Feb 17, 2012

Fl Senate chairman Joe Negron unveiled plan to increase APD's waiver funding to $887 million.

Senate health and human services budget chairman Joe Negron this week unveiled the details of a budget that would increase for the Agency for Persons with Disabilities, plugging the agency's funding shortfall and boosting funding for the Home and Community Based Services Waiver to nearly $887 million.

The plan would exceed the funding level and increase waiver funding by more than $75 million over the previous year's appropriation. The funding increases, as well as some amendments added Thursday, helped smooth the way for an agency-backed bill that passed the Health Regulation Committee unanimously on Thursday afternoon.

Advocates for the disabled have raised concerns that SB 1516 would limit the services the agency is required to provide by law, but their concerns were mollified by amendments added Thursday and signs that Negron and APD Director Mike Hansen are willing to work with them.

Negron, R-Palm City, said that while "one aspect" of the bill would be protecting the agency from lawsuits, his goal is to cure the agency's chronic budget shortfalls.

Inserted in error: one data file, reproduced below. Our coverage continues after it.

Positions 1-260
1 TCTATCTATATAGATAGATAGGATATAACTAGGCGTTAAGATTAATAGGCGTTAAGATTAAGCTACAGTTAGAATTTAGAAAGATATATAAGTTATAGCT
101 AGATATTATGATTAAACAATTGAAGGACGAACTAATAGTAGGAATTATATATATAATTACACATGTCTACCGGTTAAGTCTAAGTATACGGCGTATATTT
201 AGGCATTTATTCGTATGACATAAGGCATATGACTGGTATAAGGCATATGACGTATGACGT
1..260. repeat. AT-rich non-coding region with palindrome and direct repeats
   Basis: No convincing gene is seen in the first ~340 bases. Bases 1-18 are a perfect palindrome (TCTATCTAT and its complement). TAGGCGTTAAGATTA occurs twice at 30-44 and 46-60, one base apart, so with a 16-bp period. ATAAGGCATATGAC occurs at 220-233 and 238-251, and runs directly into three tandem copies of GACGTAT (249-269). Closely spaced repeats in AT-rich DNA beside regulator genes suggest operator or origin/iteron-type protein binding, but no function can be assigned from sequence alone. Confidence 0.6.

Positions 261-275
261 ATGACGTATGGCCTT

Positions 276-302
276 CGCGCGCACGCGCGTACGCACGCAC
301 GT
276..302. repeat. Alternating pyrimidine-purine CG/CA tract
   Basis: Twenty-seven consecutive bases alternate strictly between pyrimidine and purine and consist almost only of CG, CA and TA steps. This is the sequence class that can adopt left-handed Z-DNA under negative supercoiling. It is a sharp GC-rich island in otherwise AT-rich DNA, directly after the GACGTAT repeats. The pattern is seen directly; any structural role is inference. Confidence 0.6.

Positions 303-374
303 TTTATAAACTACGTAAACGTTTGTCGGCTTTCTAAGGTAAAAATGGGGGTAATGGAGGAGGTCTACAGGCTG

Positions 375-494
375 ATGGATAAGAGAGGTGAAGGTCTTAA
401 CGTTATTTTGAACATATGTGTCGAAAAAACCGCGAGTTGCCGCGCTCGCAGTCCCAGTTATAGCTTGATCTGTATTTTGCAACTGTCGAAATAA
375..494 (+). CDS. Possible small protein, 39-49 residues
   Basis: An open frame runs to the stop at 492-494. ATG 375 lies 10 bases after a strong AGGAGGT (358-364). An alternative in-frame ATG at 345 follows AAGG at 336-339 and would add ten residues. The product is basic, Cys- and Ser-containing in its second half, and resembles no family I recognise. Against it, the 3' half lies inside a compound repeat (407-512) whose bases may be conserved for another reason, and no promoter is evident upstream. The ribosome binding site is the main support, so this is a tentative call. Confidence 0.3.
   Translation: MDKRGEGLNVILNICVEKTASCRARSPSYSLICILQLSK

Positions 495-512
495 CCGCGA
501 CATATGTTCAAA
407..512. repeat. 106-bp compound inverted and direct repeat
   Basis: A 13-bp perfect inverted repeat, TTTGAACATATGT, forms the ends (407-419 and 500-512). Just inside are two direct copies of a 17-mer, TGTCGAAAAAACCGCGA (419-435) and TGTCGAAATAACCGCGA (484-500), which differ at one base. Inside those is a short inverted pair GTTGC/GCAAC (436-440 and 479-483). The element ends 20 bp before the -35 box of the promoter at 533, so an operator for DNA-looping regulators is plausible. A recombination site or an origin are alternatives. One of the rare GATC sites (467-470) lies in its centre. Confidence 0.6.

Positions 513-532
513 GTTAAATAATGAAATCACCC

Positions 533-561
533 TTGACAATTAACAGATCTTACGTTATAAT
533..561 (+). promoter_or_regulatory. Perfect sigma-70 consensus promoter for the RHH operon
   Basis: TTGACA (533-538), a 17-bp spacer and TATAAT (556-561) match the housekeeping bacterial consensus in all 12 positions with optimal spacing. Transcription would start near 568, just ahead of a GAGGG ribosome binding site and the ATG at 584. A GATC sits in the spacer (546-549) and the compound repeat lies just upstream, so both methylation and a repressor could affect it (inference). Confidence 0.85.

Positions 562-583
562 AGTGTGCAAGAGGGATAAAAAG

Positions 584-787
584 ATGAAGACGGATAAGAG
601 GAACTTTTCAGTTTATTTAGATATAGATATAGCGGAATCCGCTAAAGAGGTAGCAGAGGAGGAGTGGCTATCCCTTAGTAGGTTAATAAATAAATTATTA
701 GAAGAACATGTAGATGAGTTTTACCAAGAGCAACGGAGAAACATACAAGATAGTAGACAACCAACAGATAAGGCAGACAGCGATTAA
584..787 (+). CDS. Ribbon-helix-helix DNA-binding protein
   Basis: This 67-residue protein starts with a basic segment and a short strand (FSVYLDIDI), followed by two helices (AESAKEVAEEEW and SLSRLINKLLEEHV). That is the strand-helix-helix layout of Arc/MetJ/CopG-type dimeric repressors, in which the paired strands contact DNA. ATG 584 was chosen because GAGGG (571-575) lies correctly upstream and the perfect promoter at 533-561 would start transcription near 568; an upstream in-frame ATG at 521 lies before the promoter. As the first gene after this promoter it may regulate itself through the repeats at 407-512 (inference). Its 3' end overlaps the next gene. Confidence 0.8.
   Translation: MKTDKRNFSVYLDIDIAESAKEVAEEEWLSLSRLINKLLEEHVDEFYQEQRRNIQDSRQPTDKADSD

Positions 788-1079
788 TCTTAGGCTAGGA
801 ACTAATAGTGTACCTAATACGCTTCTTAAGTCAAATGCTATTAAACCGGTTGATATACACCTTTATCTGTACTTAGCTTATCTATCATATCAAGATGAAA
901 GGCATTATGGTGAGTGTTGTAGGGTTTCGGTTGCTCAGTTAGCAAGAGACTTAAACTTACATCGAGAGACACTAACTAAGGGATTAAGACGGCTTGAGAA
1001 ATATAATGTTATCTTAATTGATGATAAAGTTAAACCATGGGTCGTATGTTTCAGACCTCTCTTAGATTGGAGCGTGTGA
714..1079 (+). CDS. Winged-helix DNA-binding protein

"Even if you're doing the lord's work, you have to live within your means," he said.

Changes approved by the committee would revise the agency's mission in the bill to include supporting the people it serves in "maximizing their independence" and broaden the array of services available to meet people's "extraordinary needs" under the new iBudget funding algorithm.

Phillip Hall of the Leon Advocacy and Resource Center, which serves people who rely on the waiver, said the combination of amendments and funding increases for the agency made the bill "a lot better, a lot more palatable."

A common refrain among advocates who testified before the panel was that they remain concerned about what services will be preserved when the iBudget gets implemented.

Sen. Nan Rich, D-Sunrise, the top Democrat on the health care appropriations panel, has criticized the cuts other parts of the proposed budget, but said the funding increase for APD is "encouraging."

"I think we're moving toward consensus," Negron said.

The bill does not yet have a House companion, but Negron said there are conforming bills that could serve as legislative vehicles for the changes, which will be determined in budget conference between the chambers. If the bill becomes law, some of the changes would have to approved by the federal government because they are funded through Medicaid.